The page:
Goodbye Enquiring Mind, hello Indigenous knowledge & STEM electives

The DVCA told us the decision to axe ARTS 1007 was partly due to the controversial JobsReady Graduate bill

For years, new students in the Arts Faculty have bonded over their mutual, surprisingly deep-seated hatred of ARTS 1007: Enquiring Mind, a compulsory first-year course, and usually among their first tastes of university learning.

Over the semester, students are introduced to a range of topics from disciplines within the Faculty, with an aim of promoting “critical thinking, creative problem-solving, collaboration, resilience, research, and communication” (bleh).

While helping students transition to tertiary-level essay-writing and group work abilities, and offering a taste of previously unfamiliar subjects, the course has been criticised by students for being too broad in focus and eating up units that could be allocated to their majors and minors.

The Faculty revealed earlier this year through internal channels, and to the Student Representative Council, that the course will be discontinued from 2022. We now have more information about why that happened.

Executive Dean of Arts, Jennie Shaw, told On Dit the decision was partly influenced by the Federal government’s JobsReady Graduate (JRG) legislation. From 2021 onward, newly-enrolled students in some humanities programs face tuition fee hikes of up to %112 per course. As a result, she said “it now seemed unfair to mandate it for students.”

Language courses are, notably, one of the few exceptions, and are less expensive to study from this year.

She revealed that instead students will be given options for a first-year broadening elective.

“Students will take one of three options: a language or Indigenous knowledges course from a prescribed list; or an internship/work-integrated learning course (we are developing these as level 1 courses); or a STEM course from a prescribed list.”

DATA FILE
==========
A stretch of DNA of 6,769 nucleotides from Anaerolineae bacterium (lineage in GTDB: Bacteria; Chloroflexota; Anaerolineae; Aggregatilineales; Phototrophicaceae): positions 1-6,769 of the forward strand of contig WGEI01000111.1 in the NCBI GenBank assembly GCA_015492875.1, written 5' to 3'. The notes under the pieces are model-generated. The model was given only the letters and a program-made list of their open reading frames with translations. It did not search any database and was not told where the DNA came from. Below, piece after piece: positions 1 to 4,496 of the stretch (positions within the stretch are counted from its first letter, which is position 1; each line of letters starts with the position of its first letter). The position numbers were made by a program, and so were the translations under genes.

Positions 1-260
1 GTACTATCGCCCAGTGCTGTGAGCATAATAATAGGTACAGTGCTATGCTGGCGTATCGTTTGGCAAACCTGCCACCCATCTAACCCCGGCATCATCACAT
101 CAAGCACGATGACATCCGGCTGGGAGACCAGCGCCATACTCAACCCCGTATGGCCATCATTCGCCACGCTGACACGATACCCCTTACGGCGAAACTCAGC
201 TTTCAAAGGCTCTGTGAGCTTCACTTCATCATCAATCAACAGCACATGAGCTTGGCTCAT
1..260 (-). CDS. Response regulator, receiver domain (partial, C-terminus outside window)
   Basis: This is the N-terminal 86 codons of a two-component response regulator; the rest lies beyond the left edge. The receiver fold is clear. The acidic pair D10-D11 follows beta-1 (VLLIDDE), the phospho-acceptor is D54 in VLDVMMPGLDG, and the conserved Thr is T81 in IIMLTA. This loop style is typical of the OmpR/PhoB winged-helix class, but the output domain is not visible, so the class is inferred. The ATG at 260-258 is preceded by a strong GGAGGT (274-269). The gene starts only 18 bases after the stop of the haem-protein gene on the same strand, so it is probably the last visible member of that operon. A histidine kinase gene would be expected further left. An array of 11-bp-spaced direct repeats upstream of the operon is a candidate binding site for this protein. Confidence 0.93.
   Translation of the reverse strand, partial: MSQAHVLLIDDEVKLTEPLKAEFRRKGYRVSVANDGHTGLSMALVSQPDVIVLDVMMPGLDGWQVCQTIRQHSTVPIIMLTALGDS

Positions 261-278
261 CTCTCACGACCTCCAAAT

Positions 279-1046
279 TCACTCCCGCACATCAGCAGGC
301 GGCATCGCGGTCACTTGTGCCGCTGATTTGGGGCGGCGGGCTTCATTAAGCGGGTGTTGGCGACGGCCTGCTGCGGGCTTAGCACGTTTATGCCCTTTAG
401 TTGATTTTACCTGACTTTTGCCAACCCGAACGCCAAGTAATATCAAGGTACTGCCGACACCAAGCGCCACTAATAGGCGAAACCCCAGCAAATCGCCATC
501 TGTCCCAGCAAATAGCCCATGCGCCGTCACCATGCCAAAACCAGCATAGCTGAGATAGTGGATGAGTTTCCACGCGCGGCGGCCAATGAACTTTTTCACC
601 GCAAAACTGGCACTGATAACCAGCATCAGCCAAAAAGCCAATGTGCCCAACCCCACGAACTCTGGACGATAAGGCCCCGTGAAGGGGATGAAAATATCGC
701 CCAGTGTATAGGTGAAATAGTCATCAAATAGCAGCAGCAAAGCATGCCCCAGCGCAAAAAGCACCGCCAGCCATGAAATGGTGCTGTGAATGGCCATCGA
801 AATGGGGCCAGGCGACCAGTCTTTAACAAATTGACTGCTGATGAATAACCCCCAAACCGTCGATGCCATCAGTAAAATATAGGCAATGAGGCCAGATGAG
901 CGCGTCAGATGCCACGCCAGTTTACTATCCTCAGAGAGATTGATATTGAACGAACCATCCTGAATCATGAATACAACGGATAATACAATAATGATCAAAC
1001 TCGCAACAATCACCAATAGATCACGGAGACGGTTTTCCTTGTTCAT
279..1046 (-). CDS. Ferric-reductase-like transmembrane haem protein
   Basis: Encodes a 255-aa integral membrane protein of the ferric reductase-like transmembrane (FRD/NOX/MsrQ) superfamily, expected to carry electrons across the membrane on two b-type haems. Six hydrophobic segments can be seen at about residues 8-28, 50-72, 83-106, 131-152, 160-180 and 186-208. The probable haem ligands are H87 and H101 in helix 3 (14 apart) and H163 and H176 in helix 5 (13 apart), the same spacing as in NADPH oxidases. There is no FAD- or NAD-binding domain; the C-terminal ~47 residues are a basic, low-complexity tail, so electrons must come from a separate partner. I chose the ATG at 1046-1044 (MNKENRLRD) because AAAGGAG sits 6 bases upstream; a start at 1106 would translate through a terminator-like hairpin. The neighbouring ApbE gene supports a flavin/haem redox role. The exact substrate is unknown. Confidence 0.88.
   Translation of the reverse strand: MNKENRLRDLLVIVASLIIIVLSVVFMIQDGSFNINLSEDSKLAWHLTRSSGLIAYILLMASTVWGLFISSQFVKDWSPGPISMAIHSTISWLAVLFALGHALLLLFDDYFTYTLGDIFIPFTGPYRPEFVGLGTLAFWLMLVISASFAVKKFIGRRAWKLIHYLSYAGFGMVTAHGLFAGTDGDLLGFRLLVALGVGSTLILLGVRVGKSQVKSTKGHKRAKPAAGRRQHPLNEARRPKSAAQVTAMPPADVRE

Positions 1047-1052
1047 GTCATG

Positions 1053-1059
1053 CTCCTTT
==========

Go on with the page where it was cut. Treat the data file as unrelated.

The Indigenous knowledge courses are pre-existing and offered by Wirltu Yarlu, UofA’s Indigenous studies department.

“STEM is very broadly defined — so some of our digital media courses are there as well as courses from the STEM faculties. So, students will have a wide choice and can take into account their interests, the cost of the course, and then of course timetable and other factors.”

Though first-year STEM and Languages electives will cost less, per the government’s aim to push students into high demand sectors, Indigenous knowledge courses and internships will be costed at current JRG rates. Shaw, who told On Dit she believes the legislation is “profoundly unfair”, said the University has no control over the disparity.

It should be noted that due to the JRG, STEM electives may be incentivised over other broadening electives within the Arts Faculty due to the disparity in cost.

For reference, here is a comparison of tuition fees for equivalent courses in the aforementioned areas, costed for domestic students enrolled in a B. Arts:

ABORIG 1001 — Indigenous People, Country & Protocols: $1,812

ARTS 2201 — Industry Internship II: $1,812

MATHS 1004 — Introductory Data Science: $493

CHIN 1001 — Chinese IA: $493

SRC Education Officer Felix Eldridge told On Dit the decision was a long time coming.

“From my conversations with students, it was a notoriously unpopular course, especially among music students who often complained that the course had little relevance within their degrees.

“When I did the course I found it poorly structured, not engaging enough and of little overall value or relevance to my degree. I’m looking forward to seeing what new course options the University pursues to replace it.”

Deputy of Learning & Teaching of Arts, Linda Westphalen, said the change was about providing choice.

“They can choose something to broaden their knowledge beyond their focus of study or they can choose something that they see better relates to their program of study. And they can make choices based on the tuition fees. That’s a huge bonus.”

She also said the intention of Enquiring Mind was sound, but it was difficult to measure its long-term benefit.

“I think Enquiring Mind had a lot of benefits to students, but it was hard to get them to see the benefit. It really did aim to set the groundwork, in first year, for achieving well at university and beyond into careers. It was, like all our courses, evaluated by students in SELTs at the conclusion of the course, so we don’t get to see if it helped students in their studies in later years.”

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Adelaide University student magazine since 1932. Edited by Ivan Jankovic, Stasi Kapetanos, Isobel Moore, and Michelle Roylance. Get in touch: onditmag@gmail.com